Archive, Industry News

TMC spotlights tips on workshop safety

The finalists for this year’s top truck workshop manager award have all implemented impressive safety measures


One of the highlights of this year’s Technical and Maintenance Conference in Melbourne was learning how some top workshops have improved their safety levels.

Safety benefits can come from technology as simple as protective glasses and gloves.

Damien Allison is the winner of this year’s joint Australian Trucking Association/Australian Road Transport Suppliers Association Craig Roseneder Award for Technical and Maintenance Excellence in the Workshop.

He received the award as part of the ATA/ARTSA 2015 Paccar and Dealer TMC last month.

Allison, from Tasmania’s De Bruyn Transport, oversees five tradespeople and three apprentices.

He says De Bruyn’s has dropped its workshop injury rate down to “pretty much zero” in recent years.

Most of the injuries were to eyes, from things like hammers and pressure steam cleaners causing debris to fly up.

The solution was hardly rocket science – protective glasses.

“We didn’t want to go down the line of 100 per cent safety glasses in the workshop,” Allison adds. “We still want to be normal.”

That other simple safety technology – gloves – has also prevented the cut injuries which used to be a risk with fabrication work.

“We also did have a young workforce when our injury rates were up … Now we’ve got more tradespeople, and that also assists,” Allison says.

Meanwhile De Bruyn’s follows the manual handling policy one of its big customers, BlueScope Steel.

The other best workshop manager finalists at the TMC also had some interesting things to say about safety.

Christopher Knijff from Easter Group at Wacol in Brisbane has introduced a new roller brake tester and shaker regime; has implemented a gate hanger policy to reduce the risk of falls; and has redesigned the workshop to improve safety.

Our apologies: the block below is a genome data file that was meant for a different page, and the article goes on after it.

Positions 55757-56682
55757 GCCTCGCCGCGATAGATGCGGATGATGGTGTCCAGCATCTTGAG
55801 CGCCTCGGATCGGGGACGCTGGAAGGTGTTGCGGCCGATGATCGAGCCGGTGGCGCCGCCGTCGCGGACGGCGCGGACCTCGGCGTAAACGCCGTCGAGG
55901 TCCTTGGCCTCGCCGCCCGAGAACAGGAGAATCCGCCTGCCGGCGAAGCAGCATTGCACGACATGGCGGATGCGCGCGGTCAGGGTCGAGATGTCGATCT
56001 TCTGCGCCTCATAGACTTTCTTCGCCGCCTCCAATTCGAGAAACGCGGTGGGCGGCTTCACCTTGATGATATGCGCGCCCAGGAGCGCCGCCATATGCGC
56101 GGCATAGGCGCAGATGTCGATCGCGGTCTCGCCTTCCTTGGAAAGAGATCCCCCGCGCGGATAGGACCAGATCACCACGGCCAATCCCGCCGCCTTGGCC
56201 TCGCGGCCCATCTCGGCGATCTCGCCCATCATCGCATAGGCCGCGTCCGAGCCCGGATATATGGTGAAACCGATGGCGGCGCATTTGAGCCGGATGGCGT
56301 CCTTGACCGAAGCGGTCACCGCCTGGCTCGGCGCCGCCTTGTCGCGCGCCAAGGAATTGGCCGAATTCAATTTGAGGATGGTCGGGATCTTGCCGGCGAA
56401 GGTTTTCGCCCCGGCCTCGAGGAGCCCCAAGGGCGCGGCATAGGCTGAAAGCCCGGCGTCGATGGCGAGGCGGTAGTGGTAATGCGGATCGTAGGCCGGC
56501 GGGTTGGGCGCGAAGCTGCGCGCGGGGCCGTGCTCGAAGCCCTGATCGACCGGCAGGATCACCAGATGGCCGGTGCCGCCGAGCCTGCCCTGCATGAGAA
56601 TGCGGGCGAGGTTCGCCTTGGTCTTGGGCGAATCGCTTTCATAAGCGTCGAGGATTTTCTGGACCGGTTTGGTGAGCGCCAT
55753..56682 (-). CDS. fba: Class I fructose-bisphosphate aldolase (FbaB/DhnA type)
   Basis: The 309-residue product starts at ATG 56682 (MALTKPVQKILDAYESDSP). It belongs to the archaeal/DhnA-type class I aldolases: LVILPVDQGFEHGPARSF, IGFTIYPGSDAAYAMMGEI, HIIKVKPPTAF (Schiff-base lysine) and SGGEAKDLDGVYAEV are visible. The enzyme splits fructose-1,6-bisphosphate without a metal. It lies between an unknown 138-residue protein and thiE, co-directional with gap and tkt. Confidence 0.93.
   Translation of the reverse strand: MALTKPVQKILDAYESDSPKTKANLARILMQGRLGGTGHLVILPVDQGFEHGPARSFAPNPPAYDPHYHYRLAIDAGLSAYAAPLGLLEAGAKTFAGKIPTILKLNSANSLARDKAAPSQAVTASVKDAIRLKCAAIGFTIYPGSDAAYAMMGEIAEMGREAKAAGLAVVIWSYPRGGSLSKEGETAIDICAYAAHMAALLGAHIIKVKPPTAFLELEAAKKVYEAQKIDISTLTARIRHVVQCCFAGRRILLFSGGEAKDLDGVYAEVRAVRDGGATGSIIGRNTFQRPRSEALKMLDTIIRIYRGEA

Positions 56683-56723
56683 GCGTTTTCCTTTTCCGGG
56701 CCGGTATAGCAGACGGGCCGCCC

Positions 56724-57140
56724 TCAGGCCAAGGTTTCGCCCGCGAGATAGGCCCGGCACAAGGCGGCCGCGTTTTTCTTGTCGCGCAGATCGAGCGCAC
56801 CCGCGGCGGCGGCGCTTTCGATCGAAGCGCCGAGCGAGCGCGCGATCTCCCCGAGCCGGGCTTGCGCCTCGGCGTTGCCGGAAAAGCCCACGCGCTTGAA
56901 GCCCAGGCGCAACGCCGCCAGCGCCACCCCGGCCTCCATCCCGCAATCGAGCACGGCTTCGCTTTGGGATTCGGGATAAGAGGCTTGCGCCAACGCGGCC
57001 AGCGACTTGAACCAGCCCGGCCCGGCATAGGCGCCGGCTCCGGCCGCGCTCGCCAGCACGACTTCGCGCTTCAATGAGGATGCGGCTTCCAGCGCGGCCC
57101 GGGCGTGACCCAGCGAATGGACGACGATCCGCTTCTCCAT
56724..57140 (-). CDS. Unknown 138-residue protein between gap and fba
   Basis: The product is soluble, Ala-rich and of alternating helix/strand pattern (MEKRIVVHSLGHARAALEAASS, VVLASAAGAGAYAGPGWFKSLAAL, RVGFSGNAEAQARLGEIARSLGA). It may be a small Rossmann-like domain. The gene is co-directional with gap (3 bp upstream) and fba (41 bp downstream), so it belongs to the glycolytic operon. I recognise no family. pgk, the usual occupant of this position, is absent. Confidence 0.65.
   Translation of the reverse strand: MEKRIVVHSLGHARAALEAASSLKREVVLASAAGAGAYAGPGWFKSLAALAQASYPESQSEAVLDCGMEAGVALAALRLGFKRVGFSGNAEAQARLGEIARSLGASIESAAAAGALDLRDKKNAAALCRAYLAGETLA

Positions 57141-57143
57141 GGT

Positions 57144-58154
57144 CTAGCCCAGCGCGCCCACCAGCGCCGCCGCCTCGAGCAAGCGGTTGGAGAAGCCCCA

For example there is now a tyre safety bay at the back of the workshop, to reduce the risk of explosions.

“Every time we had to inflate a tyre or change a tyre, we had to roll it through the workshop,” Knijff recalls.

“That creates hazards, so we actually moved that right away from everyone else, and we are using a safety cage.”

John McKnight is in charge of trades staff with Blenners Transport at South Mission Beach in north Queensland.

“I suppose my biggest fear is killing someone outside our door or inside our workshop,” McKnight says.

He has what he calls five “fatal risk controls”, identifying key areas in the workshop that have the possibility of inflicting serious injury or death, including out on the road.

These include interaction between vehicles and pedestrians, through to fitness for work.

Blenners also has what McKnight calls a “peer-review” process for safety-critical items, involving two people signing off on work orders.

“It’s a massive amount of labour, the guys probably don’t like doing it, but it ensures that the quality out on the road is a lot higher than what we were seeing previously,” he says.

McKnight says Blenners also has random spot-checks by the foreman and senior technicians.

Check out the full feature on the 2015 Craig Roseneder Award finalists in the December issue of ATN.


Previous ArticleNext Article
  1. Australian Truck Radio Listen Live
Send this to a friend